{line 1084-1116} said Fóill. ‘I do not attempt it at all’ said Ibar, ‘their traces and reins are still in my hand.’ ‘Whose are these horses?’ said Fóill. ‘Conchobor's two horses’ said the driver, ‘the two piebald-headed ones.’ ‘I recognise them as such, and what brought the horses here to the border of the marches?’ ‘A youthful lad of ours who took up arms’ said the driver. ‘He came to the edge of the marches to display his form.’ ‘May that not be for victory or triumph’ said Fóill. ‘Had I known that he was old enough to fight, his dead body would have returned north to Emain and he would not have returned alive.’ ‘He is not old enough to fight indeed’ said Ibar, ‘and it is not meet even to say so to him. He is in but the seventh year from his birth.’ The little boy raised his head from the ground and passed his hand over his face, and he blushed crimson from head to foot. ‘I am indeed capable of action’ said the little boy. ‘It pleases me better than that you should say that you are not.’ ‘It will please you still better if only we meet on the ford, but go and fetch your weapons for I see that you have come in cowardly fashion, unarmed, and I do not wound charioteers or messengers or those unarmed.’ The fellow hastened to fetch his weapon. ‘It behoves you to act warily with yon man, little lad’ said Ibar. ‘Why is that?’ said the boy. ‘The man you see is Fóill mac Nechtain. No points nor weapons nor sharp edges harm him.’ ‘Not to me should you say that, Ibar’ said the boy. ‘I shall take in hand for him my deil cliss, that is, the round ball of refined iron, and it will land on the flat of his shield and the flat of his forehead and carry out through the back of his head a portion of brain equal to the iron ball, and he will be holed like a sieve so that the light of the air will be visible through his head.’ Fóill mac Nechtain came forth. Cú Chulainn took in hand for him the deil cliss, and hurled it so that it landed on the flat of his shield and the flat of his forehead and took the ball's equivalent of his brains through the back of his head, and he was holed like a sieve so that the light of the air was visible through his head. And Cú Chulainn struck off his head from his neck.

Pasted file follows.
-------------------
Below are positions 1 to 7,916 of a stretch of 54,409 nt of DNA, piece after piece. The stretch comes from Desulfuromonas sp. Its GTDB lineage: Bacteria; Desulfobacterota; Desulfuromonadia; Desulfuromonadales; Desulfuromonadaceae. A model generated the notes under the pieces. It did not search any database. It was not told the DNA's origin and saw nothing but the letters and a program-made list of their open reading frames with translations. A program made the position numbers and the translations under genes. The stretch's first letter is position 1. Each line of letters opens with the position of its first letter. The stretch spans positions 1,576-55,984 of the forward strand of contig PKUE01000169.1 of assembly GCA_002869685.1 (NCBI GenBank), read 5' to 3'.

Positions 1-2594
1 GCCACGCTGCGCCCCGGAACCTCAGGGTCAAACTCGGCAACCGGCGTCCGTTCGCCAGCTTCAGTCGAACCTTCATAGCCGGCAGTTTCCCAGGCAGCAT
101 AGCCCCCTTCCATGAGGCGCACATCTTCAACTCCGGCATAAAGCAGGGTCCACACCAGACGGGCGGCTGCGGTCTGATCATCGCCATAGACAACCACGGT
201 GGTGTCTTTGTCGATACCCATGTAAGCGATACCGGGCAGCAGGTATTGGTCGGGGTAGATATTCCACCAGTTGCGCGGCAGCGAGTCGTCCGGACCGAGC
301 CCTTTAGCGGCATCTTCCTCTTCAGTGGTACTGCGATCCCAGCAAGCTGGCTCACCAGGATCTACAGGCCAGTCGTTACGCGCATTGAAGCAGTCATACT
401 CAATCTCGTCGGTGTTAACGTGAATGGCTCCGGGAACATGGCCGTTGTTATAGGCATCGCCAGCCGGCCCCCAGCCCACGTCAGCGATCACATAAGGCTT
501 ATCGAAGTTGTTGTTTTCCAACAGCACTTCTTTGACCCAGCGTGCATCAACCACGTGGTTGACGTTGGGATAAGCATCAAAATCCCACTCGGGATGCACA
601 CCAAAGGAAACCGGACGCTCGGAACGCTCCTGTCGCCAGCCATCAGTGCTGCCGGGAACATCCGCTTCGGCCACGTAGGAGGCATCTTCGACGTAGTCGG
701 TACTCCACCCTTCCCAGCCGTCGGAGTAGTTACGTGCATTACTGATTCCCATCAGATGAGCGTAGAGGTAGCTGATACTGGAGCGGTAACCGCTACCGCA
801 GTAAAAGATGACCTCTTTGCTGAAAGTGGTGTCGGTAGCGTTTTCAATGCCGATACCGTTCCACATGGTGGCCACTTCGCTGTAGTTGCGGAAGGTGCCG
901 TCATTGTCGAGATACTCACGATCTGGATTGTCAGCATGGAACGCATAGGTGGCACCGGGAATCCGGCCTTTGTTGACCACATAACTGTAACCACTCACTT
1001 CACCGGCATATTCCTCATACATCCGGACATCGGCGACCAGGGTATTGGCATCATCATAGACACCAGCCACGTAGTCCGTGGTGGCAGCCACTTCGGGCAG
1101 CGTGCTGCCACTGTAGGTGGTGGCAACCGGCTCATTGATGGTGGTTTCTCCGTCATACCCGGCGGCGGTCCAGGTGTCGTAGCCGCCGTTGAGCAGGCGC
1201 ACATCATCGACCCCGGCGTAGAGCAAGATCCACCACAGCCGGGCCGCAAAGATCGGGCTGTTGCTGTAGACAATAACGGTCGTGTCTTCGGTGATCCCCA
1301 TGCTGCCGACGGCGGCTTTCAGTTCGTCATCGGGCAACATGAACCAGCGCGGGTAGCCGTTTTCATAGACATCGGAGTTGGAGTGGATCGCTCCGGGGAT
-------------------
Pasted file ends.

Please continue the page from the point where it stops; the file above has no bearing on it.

The second son, Túachall mac Nechtain, came forth on the green. ‘I see you would boast of that deed’ said Túachall. ‘Indeed I think it no cause for boasting to slay one warrior.’ ‘You will not boast of that now for you will fall by my hand.’ ‘Go and fetch your weapons for you have come in cowardly fashion, unarmed.’ The fellow hastened to fetch his weapons. ‘You should have a care for yon fellow, little lad’ said Ibar.


{line 1117-1152} ‘Why so?’ said the boy. ‘The man you see is Túachall mac Nechtain. Unless you get him with the first blow or the first cast or the first touch, you will never do so, so skilfully and craftily does he move around the points of the weapons.’ ‘Not to me should that be said, Ibar’ said the boy. ‘I shall take in hand the great spear of Conchobor, the venomous lance. It will land on the shield over his breast, and having pierced his heart, it will crush through a rib in the side that is farther from me. It will be the cast of an outlaw not the blow of a freeman. From me he shall not get until the day of doom any place where he may be cured or tended.’ Túachall mac Nechtain came out on the green, and the boy threw Conchobor's spear at him and it went through the shield over his breast and crushed through a rib in the side farther from Cú Chulainn after piercing his heart in his chest. Cú Chulainn struck off his head before it reached the ground.